J.T. Townley

Dead Cat Bounce

I. Scalability

A: Do you have any metrics?

Q: Centimeters, meters, kilometers?

A: We need predictive analytics. Analytics of performance quality. Big Data.

Q: Centi means hundred. Kilo means thousand.

A: Hedgistan, this is not.

Q: Meters, grams, liters. Teacher says just move the decimal.

A: We need documents to look at. Where are the documents? Documents, we can look at.

Q: Here’s my math homework. Plus, my report card comes out Friday for you to sign. Straight A’s!

A: The possibility of scalability needs to be analyzed and adjusted for.

Q: To measure how big is my new allowance?

A: The easy money has been made.

Q: That means no?

A: There’s lots of cash on the sidelines.

Q: That means yes?

A: In this market, you can’t take the short view. Too volatile.

Q: So…?

A: Get me the numbers, and I’ll take it under advisement.


II. Iteration

Q: So can I?

A: Dead cat bounce.

Q: But isn’t Mommy allergic?

A: Have you considered the social impact?

Q: Puppy = happy!

A: What about the impact factor?

Q: Happy = puppy!

A: Clean Tech is the answer.

Q: That’s why I’ll wash her and brush her and trim her dewclaws.

A: When would you iterate, in the hypothetical?

Q: Rate what?

A: What the iteration would produce must be taken into consideration.

Q: I’ll name her Grace!

A: Enough thought experiments. We need thought leaders!

Q: So, yes?

A: This discussion is now tabled.

Q: So, no?

A: Final outcome TBD.


III. Rapid Prototyping

A: Check your API. It’s time to pivot to a new market.

Q: Why do you have to make everything so difficult?

A: How that interfaces will need to be considered.

Q: It’s not that hard. Just take the keys out of your pocket and hand them to me. I’ll drive away into my actual life and leave you to diddle your market shares. End of story.

A: The intangibles are important.

Q: I know, not a scratch.

A: The double bottom line.

Q: Okay, alright, I’ll bring it back with a full tank.

A: Personal branding.

Q: I’ll get it washed and waxed, too, if that’s what you’re driving at.

A: We need an innovation incubator. Incubating innovation. Innovations will need to be incubated.

Q: What does that even mean?

A: Rapid prototyping.

Q: Why do you always have to make everything so complicated?

A: People once spoke by the same token of the Internet of Things. Now, not so. It’s our digital cocoon. We’re all enmeshed in a web of wired. Also, wireless. It’s how we’re hard-wired. Only connect.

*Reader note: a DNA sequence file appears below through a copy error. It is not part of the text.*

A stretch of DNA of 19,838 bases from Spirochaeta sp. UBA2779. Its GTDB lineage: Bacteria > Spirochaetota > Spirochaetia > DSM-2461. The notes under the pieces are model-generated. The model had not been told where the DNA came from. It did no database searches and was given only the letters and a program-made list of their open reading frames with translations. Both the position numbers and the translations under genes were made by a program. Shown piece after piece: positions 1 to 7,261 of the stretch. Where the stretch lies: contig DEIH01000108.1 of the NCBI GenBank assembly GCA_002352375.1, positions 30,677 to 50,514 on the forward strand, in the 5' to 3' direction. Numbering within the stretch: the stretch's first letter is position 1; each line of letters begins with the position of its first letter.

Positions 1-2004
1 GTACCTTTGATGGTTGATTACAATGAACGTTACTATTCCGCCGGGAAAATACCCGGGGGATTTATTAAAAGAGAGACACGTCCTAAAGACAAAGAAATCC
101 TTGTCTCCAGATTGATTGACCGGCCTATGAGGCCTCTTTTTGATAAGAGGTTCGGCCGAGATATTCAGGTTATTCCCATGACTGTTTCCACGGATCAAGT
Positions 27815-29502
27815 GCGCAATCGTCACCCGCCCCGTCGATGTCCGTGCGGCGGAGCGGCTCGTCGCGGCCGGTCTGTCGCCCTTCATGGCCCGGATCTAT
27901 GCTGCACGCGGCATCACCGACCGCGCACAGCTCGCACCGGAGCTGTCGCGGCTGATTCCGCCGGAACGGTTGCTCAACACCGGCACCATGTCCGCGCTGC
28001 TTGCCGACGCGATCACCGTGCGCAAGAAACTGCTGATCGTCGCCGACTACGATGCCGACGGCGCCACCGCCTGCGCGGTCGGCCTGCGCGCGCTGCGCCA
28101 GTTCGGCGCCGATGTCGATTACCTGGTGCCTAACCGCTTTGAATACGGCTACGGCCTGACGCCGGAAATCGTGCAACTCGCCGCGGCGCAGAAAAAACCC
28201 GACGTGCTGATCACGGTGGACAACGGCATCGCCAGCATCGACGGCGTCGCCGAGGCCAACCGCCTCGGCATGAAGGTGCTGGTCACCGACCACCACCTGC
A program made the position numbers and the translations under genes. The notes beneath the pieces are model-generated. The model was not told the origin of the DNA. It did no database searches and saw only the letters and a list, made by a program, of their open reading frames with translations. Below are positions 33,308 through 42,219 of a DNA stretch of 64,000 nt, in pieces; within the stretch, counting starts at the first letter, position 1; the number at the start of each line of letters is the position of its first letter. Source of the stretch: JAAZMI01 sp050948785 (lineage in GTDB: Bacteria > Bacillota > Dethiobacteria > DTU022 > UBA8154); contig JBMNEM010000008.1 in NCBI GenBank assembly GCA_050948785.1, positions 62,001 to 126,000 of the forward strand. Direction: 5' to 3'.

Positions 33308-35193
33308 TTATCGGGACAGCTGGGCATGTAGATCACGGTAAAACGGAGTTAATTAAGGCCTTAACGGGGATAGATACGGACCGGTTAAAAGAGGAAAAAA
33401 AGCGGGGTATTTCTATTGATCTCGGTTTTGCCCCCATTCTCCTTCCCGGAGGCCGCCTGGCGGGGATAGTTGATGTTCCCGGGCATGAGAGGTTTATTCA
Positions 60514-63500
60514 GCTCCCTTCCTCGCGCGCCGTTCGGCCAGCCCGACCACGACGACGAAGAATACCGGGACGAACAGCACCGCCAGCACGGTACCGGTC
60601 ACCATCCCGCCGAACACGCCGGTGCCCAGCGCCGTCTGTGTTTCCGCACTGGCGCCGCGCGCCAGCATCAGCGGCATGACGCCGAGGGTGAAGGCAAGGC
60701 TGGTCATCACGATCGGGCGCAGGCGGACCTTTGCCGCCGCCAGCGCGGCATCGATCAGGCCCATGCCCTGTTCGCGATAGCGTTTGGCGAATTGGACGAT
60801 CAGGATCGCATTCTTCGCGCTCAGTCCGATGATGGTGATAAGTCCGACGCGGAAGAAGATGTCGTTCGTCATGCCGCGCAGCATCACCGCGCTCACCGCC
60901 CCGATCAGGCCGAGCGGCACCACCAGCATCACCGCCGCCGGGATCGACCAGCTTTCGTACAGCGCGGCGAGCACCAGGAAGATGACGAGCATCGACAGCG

Q: Never mind.

A: F.M. Forrester was way behind his timing.

Q: Forget it. I’ll bum a ride.

A: Everything’s already connected.

Q: Better yet, I’ll hitchhike.

A: The Butterfly Effect must be adumbrated.

Q: Look for me on the six o’clock news.


IV. Alligator Spread

Q: Why won’t you give the girls a straight answer?

A: The long game must be played.

Q: About anything?

A: A bottoming process is being experienced.

Q: Don’t give me that.

A: A wait-and-see approach is necessitated.

Q: Then you’ve lost interest in alligator spread?

A: Your inquiry will be discussed at the next meeting of the entire board, pending addition of said item to the official agenda.

Q: You prefer to spend your nights with the gnomes of Zurich?

A: Is this the short squeeze?

Q: Consider it a godfather offer.

A: You’re after more baby bonds?

Q: Whatever the market will bear.

A: Let’s remain cautiously optimistic.

Q: You. In a corner. Over a barrel.

A: Constructive on the market.

Q: By the short and curlies.

A: It’s a simple matter of triage.

Q: You know it, and I know it, and you know I know it.

A: Priorities must be determined.

Q: It is recommended that the board approve all pending recommendations.

A: That’s a sexy idea.

Q: Because switches might start flipping.

A: Flippage?

Q: It could go either way. On the one hand, there’s one way it could go—the way you’d prefer. But then again, on the other, there’s the other. Which you wouldn’t.

A: The short squeeze!

Q: So I strongly suggest that you take this matter under special advisement.

A: Alligator spread?

Q: Discussion TBC pending approval of outstanding requests.

J.T. Townley has published in Harvard Review, Hayden’s Ferry Review, Prairie Schooner, The Threepenny Review, and other magazines and journals. His stories have been nominated for the Pushcart Prize and Best of the Net award. He holds an MFA in Creative Writing from the University of British Columbia and an MPhil in English from Oxford University, and he teaches at the University of Virginia.

Editors’ Notes (Posit 16)


Greetings, and welcome to Posit 16! It has been four years since we came out with our first issue, and our new contributors’ page gets to the root of my gratitude — to the extraordinary writers and artists who have entrusted their work to this publication; to the wise and wonderful fellow editors I have the pleasure to work with; and especially to you, our readers. I hope you’ll take a few minutes to scroll through the list — and perhaps revisit some favorites, or check out something you previously missed.

But be sure to save time for the gorgeous work in this new issue, much of which has a certain coiled and quiet potency, enfolding us in its figurative and figured fabrics against the “pale glove / of winter” — “because a legacy of facts / Tramples the empty pages of an early white snow tonight / & because the sky is still falling like a stuntman” (Raymond Farr, “Realism is in Bloom!”). Here you will encounter a number of more or less direct engagements with our alarmingly falling sky, including Peter Leight’s topical (if not literal) “Wall,” and Barbara Henning’s dispatches from our news-menaced daily lives, evocatively dubbed Digigrams. Other works, like those by Charlie D’Eve, Grey Vild, and Alexa Doran, grapple with more personal if no less urgent intersections of justice and identity. Still other pieces apply a calm and sometimes light touch to the grave task of “shaking [their] tags to wake the jangling chorus in [our] wreck” (Jennifer Fossenbell, “Preface to Salivation”).